Fazekas, Diouf sparked major turnaround for Brave Thunders

by Kaz Nagatsuka

Staff Writer

After a dismal 2011-12 campaign, the Toshiba Brave Thunders are the JBL’s undisputed Cinderella team this season

The addition of frontcourt standouts Nick Fazekas and Mamadou Diouf was one of the biggest factors that sparked their rapid rise.

Takuya Kita, the club’s second-year head coach, called the pair the team’s “mainstays,” and they have made enormous contributions to Toshiba’s success.

“We finished last, last year, but our confidence has grown as we’ve kept winning this year,” Kita said after the Brave Thunders edged the defending JBL champion Toyota Motors Alvark 64-62 in Game 3 of the playoff semifinals last Tuesday in Kawasaki to clinch their first JBL Finals berth in eight years. “And we added Madou and Nick and we don’t struggle in scoring with them.”

Fazekas has certainly been a big acquisition for Toshiba, which finished the regular season in third place with a 29-13 record, including 16 victories in its last 18 games. The 210-cm center led the league in scoring (21.6 points per game) and was second in rebounding (12.1). Toshiba scored a league-worst 68.4 points a game last year, but with him improved to a league-best 78.6 a year later.

Fazekas, who was selected by the Dallas Mavericks in the second round (34th overall) of the 2007 NBA Draft and later played in Europe and NBA Development League, missed out on receiving the regular-season MVP accolade, which went to J.R. Sakuragi, whose Aisin Sea Horses had the JBL’s best record (34-8). But some people said Fazekas was just as deserving.

It wouldn’t bother Fazekas, however. For him, basketball is, simply put, a team game.

“You can’t really put it on one guy,” Fazekas, 27, said. “It’s a nice gesture that everyone thinks that (he guided the team to the Finals), but we’ve got five guys out there and there’s a lot going into every game, there’s a lot going into every day, with the coaches, training staff, my teammates.

“I strive to be a very integral part of the team, but without the four other guys, I wouldn’t win any games by myself.”

Meanwhile, though he doesn’t score or clean the boards as many times as Fazekas, 35-year-old veteran Diouf has played a significant role for his team, doing the intangible things that lead to success.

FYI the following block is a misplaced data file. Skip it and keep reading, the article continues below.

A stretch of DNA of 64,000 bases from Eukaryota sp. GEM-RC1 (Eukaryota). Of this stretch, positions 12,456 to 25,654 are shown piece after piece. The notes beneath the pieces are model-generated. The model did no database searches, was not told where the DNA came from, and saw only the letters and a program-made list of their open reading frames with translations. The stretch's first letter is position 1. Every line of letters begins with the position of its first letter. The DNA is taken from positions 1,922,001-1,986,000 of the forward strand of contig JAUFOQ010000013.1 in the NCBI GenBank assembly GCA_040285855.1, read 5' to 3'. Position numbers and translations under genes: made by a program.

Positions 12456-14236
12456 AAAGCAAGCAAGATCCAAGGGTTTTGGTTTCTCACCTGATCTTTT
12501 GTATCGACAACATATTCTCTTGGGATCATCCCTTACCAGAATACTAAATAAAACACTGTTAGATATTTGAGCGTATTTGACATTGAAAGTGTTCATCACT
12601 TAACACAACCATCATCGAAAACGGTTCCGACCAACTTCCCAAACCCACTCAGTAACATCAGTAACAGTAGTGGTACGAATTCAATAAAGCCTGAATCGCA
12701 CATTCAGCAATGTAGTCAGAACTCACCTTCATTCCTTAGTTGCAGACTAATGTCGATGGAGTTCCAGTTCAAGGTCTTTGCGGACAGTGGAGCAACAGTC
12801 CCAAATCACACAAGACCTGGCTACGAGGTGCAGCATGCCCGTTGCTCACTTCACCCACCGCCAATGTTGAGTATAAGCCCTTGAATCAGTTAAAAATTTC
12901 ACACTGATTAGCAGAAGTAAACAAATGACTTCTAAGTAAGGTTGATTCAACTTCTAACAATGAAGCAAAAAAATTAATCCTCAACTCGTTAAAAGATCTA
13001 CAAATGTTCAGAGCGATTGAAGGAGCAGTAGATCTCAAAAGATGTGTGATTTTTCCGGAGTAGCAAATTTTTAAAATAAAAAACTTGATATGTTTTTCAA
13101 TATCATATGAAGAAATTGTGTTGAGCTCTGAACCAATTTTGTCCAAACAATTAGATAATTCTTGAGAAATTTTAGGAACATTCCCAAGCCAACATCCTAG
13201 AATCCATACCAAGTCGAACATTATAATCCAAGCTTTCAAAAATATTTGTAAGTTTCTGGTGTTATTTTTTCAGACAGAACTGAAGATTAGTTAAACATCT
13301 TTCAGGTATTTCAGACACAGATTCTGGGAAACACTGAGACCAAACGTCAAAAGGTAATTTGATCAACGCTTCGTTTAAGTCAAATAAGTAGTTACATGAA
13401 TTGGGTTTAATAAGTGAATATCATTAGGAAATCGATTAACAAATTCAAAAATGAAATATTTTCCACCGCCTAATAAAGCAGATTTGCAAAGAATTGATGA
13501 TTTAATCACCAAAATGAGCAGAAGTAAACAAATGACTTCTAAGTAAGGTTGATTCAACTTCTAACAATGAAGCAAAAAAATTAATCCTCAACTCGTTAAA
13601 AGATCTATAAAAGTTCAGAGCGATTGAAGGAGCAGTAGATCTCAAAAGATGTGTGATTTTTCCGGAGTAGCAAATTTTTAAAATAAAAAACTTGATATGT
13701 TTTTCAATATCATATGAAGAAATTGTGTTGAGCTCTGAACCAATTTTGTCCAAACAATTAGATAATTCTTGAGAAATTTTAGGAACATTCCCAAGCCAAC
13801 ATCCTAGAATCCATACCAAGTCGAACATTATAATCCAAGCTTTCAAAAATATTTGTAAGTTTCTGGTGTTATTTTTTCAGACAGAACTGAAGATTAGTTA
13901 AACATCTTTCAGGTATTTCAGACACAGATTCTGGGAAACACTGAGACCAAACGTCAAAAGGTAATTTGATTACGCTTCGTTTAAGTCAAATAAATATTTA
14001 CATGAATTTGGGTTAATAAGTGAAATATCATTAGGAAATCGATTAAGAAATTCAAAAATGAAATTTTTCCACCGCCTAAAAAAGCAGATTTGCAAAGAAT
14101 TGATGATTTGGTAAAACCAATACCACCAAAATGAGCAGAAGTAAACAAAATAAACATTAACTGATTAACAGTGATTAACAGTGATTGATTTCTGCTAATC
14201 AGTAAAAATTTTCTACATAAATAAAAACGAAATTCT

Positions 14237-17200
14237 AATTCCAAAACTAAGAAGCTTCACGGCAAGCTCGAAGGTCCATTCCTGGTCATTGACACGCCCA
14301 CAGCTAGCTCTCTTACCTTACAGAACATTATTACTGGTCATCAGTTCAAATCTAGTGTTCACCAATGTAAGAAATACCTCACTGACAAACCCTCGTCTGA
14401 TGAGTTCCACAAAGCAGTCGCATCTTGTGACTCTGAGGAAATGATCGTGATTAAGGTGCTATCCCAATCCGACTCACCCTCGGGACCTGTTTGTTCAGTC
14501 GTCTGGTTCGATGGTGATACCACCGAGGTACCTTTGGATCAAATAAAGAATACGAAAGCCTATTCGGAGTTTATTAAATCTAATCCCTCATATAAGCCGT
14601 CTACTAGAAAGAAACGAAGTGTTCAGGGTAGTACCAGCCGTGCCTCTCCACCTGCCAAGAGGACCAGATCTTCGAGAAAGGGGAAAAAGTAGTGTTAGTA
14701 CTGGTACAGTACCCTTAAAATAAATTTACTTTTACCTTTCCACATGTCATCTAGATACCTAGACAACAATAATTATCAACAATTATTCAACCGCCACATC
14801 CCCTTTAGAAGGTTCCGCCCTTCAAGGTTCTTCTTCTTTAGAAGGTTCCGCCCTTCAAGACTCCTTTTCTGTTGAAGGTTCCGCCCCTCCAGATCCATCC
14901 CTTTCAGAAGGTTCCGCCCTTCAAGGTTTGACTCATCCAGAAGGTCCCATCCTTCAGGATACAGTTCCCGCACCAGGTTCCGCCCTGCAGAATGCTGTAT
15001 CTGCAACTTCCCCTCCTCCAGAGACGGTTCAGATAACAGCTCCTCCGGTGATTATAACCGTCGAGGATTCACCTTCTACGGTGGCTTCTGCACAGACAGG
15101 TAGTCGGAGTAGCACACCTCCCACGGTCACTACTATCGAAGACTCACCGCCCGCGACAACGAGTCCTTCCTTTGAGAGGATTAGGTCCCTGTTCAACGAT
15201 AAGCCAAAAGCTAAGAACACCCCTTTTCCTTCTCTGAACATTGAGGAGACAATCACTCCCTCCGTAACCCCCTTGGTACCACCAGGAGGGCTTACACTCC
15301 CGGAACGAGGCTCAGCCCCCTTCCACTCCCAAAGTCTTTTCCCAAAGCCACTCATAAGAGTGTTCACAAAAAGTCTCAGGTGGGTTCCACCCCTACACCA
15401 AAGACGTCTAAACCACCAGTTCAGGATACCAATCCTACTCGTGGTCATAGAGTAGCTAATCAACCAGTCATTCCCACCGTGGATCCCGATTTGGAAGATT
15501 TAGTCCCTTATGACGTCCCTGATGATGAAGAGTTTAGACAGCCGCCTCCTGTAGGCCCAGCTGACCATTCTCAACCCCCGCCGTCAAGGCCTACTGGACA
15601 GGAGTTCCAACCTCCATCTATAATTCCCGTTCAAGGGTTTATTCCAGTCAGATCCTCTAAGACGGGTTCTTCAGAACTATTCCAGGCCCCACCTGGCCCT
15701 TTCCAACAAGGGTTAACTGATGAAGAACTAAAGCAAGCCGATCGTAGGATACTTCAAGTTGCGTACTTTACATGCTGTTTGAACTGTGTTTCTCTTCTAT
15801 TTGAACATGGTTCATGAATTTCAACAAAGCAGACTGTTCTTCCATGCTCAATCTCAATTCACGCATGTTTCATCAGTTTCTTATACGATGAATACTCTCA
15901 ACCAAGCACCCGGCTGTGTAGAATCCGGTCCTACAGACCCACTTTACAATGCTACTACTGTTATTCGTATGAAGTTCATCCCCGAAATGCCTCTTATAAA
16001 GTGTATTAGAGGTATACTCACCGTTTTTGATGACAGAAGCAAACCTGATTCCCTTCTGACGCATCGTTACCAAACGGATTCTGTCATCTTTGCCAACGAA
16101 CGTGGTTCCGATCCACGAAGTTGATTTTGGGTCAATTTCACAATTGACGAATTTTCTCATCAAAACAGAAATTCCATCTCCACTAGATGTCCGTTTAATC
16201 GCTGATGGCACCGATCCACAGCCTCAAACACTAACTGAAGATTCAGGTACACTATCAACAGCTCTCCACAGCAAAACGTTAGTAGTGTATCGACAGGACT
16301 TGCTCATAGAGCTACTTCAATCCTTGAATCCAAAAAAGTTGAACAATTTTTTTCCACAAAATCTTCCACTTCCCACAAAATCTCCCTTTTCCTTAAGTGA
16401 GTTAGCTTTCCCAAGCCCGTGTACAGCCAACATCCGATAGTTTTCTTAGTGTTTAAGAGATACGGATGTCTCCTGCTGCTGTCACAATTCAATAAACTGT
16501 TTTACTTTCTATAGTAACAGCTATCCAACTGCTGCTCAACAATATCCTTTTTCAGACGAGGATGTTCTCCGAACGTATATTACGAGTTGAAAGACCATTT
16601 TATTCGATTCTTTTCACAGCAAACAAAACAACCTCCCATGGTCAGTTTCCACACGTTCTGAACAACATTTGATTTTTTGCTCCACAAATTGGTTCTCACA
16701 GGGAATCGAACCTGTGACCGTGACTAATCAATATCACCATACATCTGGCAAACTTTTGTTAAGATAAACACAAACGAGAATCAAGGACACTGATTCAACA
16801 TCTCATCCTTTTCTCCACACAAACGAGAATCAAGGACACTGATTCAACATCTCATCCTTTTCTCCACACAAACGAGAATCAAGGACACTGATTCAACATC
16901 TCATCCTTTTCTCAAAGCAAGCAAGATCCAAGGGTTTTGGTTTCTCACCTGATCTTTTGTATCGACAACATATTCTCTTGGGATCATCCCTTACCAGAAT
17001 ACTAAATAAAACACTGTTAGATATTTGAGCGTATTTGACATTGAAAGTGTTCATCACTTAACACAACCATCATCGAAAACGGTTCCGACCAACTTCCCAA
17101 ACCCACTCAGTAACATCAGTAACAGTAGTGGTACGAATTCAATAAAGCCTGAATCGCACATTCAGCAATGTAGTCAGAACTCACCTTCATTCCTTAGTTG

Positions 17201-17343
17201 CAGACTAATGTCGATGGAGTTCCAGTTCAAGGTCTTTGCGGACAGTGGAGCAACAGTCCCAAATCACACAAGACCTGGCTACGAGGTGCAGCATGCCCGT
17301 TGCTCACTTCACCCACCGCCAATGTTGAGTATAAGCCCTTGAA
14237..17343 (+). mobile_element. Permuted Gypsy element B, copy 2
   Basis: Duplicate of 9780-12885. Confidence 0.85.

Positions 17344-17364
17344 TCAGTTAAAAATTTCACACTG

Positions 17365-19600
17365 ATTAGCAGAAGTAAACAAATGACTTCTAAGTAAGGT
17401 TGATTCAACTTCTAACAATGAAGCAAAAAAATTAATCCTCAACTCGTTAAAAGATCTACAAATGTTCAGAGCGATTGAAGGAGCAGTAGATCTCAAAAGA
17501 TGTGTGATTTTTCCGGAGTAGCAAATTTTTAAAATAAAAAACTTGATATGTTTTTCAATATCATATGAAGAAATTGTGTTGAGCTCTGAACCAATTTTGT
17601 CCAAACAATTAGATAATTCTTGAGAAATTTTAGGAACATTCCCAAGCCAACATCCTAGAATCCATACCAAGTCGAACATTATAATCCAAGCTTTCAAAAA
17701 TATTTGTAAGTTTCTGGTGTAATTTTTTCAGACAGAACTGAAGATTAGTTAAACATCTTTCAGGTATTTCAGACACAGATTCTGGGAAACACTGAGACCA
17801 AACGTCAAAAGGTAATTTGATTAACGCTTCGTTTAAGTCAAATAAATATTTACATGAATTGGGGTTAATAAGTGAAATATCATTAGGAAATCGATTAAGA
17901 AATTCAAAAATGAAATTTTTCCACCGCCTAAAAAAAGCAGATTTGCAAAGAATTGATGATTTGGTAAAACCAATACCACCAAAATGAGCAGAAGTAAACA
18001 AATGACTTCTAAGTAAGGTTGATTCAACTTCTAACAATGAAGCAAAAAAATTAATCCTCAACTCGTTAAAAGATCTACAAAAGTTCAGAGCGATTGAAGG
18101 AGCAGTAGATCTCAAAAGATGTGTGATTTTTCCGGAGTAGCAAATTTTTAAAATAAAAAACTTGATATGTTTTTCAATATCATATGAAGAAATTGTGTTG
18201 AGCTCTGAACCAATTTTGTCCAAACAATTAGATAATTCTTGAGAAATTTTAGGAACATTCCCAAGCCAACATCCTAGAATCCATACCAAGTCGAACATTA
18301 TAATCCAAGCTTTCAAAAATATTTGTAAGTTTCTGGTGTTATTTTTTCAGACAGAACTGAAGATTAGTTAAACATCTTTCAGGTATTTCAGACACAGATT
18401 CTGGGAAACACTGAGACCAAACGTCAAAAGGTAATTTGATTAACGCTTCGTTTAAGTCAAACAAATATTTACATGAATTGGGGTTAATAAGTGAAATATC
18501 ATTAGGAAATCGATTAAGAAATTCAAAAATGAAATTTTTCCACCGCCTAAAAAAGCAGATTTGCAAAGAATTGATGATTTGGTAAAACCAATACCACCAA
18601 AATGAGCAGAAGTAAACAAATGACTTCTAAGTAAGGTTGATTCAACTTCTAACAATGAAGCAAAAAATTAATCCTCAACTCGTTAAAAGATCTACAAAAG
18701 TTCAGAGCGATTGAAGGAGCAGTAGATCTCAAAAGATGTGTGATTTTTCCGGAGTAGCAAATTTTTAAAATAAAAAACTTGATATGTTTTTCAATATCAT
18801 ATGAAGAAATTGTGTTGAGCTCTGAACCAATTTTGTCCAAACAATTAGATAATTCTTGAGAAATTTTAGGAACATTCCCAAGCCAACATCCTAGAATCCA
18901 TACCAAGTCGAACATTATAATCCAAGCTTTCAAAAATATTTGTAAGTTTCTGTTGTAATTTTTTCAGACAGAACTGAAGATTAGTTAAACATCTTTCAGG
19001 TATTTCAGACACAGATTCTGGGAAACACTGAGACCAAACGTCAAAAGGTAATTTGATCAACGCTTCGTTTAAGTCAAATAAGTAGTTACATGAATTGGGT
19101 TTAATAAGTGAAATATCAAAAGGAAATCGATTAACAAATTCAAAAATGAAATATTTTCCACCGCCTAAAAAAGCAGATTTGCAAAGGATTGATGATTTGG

The Senegalese native, who had previously played for the Sendai 89ers (2005-07) and Saitama Broncos (2007-08), both in the rival bj-league, and the JBL’s Levanga Hokkaido (2011-12), said that he was more of an offensive player when he was younger. But now, he admitted, he is more of a complete player that chips in for the team in any aspect of the game.

“I’ve grown up. I make adjustments, share the ball and play defense more,” said Diouf, who obtained a Japanese citizenship two years ago, which helps the team immensely because only one foreign player is allowed to play on the court in the JBL. “Winning is more important than personal stats.”

Diouf, a 198-cm forward/center, added that in order to win, you have to dedicate yourself to your team by hustling.

“You’ve got to do a lot of stuff that don’t show up in the stats, (such as) making extra passes, hustling on defense, hustling for your teammates,” said Diouf, who averaged 10.0 points and 5.5 rebounds in 26 games played this year. “Those things don’t show in the stats, but people that know basketball know that you are an asset. I guess I’ve made those changes compared to when I was in the bj-league.”

Of course, Toshiba’s mission has not been fully accomplished yet for Fazekas, Diouf and their teammates. To do so, they must defeat the Sea Horses, who have a strong inside game with with big men Sakuragi, Kevin Young and Ryvon Covile, in the best-of-five championship series.

“Aisin is tough inside with J.R., Kevin and Covile,” Fazekas said. “But with me, Madou and Chris (Moss), we like our chances. We got a lot of respect for Aisin and coach (Kimikazu) Suzuki, and I’m looking forward to the battle.”

The JBL Finals begin on Wednesday at 7 p.m. at Yoyogi National Gymnasium No.2.